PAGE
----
In a new campaign advocating safe sex and the use of condoms, the Norwegian Directorate of Health has stopped tiptoeing around and put up blunt slogans that leave little room for interpretation. According to the authorities, strong language has been used to reach the target audience.
"It's a campaign we know will catch the public's eye. This is something we want, too," Linda Granlund of the Norwegian Public Health Directorate told national broadcaster NRK.
The Health Directorate is very concerned about the dramatic increase in STDs, such as syphilis and gonorrhea, among the population. Although the incidence is not considered dramatic in itself, some of the STDs, such as gonorrhea, have become more resistant to antibiotics, making it harder to treat. In 2016 alone, however, 1,096 new cases of gonorrhea were diagnosed in the Scandinavian country, the highest in 25 years.
According to Granlund, the general attitude is "eh, no big deal, you get tested, obtain a cure and get rid of it." However, due to the disease becoming increasingly resilient, just "getting a cure" might no longer be an option, she argued. Therefore, increasing knowledge and raising awareness is the way to go.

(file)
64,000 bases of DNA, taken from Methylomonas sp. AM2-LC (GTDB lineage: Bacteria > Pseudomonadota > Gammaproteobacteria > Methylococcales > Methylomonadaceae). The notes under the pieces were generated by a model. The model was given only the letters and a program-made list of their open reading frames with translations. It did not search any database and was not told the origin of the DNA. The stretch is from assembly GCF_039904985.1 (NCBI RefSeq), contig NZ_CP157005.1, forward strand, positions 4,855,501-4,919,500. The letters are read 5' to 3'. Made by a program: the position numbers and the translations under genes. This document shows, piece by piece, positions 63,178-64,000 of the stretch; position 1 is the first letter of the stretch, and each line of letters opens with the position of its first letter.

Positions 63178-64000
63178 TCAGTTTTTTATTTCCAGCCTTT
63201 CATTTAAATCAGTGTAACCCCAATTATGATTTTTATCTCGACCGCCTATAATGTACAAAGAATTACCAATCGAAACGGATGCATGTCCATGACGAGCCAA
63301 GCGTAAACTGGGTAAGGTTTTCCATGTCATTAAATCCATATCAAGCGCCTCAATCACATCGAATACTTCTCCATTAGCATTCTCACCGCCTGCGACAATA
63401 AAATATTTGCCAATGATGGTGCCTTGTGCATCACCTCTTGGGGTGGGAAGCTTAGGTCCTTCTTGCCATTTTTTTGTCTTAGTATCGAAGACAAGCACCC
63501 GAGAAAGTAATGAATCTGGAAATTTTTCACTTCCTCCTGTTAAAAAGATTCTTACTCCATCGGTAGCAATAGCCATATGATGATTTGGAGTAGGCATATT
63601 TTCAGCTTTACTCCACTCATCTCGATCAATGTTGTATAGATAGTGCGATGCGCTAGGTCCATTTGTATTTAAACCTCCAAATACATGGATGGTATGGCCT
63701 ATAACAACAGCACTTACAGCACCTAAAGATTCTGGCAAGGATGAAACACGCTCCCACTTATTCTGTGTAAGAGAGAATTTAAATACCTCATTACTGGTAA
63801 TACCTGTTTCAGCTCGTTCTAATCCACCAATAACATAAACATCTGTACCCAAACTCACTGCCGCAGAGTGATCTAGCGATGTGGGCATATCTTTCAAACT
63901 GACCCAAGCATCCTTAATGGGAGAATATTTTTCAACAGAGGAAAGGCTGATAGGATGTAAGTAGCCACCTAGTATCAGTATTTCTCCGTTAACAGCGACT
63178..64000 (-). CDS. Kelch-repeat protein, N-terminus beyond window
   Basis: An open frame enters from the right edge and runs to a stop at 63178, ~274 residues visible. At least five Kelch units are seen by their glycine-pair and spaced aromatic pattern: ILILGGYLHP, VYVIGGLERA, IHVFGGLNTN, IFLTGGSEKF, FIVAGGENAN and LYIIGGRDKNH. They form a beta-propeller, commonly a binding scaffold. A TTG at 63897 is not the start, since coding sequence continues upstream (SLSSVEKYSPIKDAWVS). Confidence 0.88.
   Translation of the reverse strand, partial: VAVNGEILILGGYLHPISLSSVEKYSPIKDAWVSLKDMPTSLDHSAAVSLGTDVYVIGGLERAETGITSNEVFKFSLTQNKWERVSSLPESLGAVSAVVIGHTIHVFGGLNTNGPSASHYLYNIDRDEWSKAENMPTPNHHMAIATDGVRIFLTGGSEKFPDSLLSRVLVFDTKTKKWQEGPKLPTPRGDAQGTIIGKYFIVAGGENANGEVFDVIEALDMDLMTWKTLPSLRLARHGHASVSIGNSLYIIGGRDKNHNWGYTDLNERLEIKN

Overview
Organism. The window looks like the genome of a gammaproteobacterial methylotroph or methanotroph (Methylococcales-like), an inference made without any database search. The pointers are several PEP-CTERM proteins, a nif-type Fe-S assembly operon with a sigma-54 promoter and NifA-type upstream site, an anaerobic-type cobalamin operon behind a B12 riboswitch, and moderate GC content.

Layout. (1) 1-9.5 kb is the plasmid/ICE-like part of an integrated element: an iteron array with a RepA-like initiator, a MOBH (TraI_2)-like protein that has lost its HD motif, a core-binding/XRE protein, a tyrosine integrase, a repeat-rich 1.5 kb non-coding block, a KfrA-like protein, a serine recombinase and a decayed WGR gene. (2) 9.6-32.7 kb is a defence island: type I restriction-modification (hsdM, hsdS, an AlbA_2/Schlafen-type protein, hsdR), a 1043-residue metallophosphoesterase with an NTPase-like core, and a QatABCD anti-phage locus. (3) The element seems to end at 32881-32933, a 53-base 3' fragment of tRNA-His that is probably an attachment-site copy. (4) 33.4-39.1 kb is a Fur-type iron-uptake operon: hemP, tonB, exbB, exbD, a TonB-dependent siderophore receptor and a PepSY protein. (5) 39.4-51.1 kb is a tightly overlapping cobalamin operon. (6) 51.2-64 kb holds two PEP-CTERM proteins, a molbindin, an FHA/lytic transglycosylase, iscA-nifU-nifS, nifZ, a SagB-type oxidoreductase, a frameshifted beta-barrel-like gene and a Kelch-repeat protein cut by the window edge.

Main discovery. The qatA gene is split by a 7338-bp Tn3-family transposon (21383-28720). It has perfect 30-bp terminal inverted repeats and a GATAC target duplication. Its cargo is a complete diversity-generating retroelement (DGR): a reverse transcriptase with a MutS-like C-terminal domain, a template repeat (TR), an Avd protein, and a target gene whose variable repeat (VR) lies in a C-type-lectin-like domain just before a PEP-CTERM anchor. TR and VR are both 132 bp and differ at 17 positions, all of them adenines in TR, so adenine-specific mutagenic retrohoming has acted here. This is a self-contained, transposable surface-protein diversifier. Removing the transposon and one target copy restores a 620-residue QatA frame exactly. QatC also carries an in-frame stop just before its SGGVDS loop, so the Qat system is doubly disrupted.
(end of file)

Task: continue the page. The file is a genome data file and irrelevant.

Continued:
In the campaign, the condom is touted as the most efficient contraceptive against all STDs and unwanted pregnancy. Granlund stressed that another goal was to challenge the erroneous belief that condoms are unnecessary once you use hormonal contraception. Therefore, the posters serve as a reminder of the fact that STDs are equally dangerous.
As desired by its authors, the campaign has gained attention on social media over its use of language. Maria Røsok, the CEO of Sex and Society, Norway's largest center for sexual and reproductive health and rights, found the new campaign with different angles beneficial, yet found the "p****-poster" to be particularly unfortunate. According to her, seeing this poster alone may give the false impression that a woman is chiefly responsible for contraception. Røsok also stressed that the dialogue with youth should be positive and constructive.
"Wagging your finger or scaremongering is not an option," Røsok said.
Granlund, of the Health Directorate, rejected the idea, stressing that the poster is part of a series aimed at all sexes. "The girls, like the boys, should first and foremost protect themselves," Granlund said.
Granlund admitted that the campaign is a bit atypical for what the Norwegian Health Directorate usually stands for. However, they admittedly did background surveys and found that "strong and clear" messages need to be used to reach the target audience, which is people aged between 18 and 30.
The condom campaign has just started and will be seen in places in and around big cities, where members of the target group congregate, as well as on social media.